Tuesday, June 15, 2010

Work Pet Peeve

One of my client annoyances is when clients stop me in the lobby as I'm walking in in the morning or as I'm leaving at the end of the day. Specifically when I'm barely through the door and a client comes up to ask me for a transportation card or hygiene items or alternatively, and sometimes before me saying anything, embarks on a detailed monologue about an issue she's dealing with. Of course I'm not talking emergency situation monologue.
 
It no longer surprises me the detail people go into when talking about their personal concerns in front of other strangers. It's like during a budgeting workshop a client starts mentions casually how much money she gets each month from social security.
 
When I leave the agency (which is usually about half an hour after our agency is closed for clients/case manager appointments), I tread through the lobby and my brain has started to mentally close from work. At these moments interruptions that don't fall under category of 'goodbye' or 'let's make an appointment' mean that a client wants to have a longer conversation with me. And I'm already halfway to being in walking home mode. So, yes, I redirect my client but I still wish secretly I had a back door to leave the building from.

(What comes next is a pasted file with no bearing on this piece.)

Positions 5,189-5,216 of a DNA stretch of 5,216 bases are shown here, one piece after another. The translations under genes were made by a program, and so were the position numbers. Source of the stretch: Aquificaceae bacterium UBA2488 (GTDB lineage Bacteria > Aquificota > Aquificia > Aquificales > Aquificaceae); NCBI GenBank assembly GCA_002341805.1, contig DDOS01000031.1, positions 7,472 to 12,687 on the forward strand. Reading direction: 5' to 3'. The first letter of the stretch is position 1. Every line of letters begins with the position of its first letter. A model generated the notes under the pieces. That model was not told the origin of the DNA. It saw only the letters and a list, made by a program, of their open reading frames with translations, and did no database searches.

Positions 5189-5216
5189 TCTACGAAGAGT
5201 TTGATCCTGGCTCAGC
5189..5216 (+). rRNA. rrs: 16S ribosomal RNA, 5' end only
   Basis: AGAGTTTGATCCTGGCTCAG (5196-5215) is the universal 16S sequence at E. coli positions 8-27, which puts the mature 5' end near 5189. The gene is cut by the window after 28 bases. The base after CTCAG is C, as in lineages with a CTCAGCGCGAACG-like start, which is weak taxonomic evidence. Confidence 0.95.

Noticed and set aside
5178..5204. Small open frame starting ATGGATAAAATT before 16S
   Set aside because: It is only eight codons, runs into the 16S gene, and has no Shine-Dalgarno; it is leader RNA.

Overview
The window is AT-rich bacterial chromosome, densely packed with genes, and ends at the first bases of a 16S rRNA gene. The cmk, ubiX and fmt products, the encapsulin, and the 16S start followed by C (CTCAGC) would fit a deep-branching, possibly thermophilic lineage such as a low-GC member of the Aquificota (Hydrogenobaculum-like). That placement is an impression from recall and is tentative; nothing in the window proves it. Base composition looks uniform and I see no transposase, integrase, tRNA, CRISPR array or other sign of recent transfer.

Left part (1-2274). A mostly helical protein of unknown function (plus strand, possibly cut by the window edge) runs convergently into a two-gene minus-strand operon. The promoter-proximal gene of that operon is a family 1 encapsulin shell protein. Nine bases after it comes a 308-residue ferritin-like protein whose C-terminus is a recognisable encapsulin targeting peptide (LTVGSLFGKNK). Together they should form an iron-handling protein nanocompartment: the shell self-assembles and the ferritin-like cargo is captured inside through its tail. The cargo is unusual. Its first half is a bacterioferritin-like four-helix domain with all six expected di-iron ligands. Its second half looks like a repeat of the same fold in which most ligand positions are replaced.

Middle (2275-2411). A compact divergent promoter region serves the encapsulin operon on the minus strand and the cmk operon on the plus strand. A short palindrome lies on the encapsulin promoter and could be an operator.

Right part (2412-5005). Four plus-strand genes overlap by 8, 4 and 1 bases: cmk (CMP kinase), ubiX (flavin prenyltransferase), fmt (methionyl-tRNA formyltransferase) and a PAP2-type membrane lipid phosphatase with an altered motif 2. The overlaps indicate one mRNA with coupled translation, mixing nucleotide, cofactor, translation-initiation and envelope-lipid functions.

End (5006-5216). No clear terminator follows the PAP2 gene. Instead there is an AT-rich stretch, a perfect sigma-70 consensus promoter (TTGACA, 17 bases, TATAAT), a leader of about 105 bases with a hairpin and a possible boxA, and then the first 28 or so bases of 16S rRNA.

Perhaps I should try wearing huge sunglasses and changing my walk when I do my entrances and exists in and out of the building. Or get into my office through the window... Hmm... Not first floor though.

2 comments:

Gord Cummings RSW said...

I don't think this is going to change, so I think you should consider why these people you are working with don't consider your needs. It's likely because they don't know the usual social cues we think are innate, and as a result come off as uncaring to our needs. But then, in the face of what we do, do our needs really matter to them? Should they matter?

Anatolia said...

I do agree with you in that I don't think our needs should matter to our clients in the sense that *we* need as providers to set boundaries. It's our responsibility.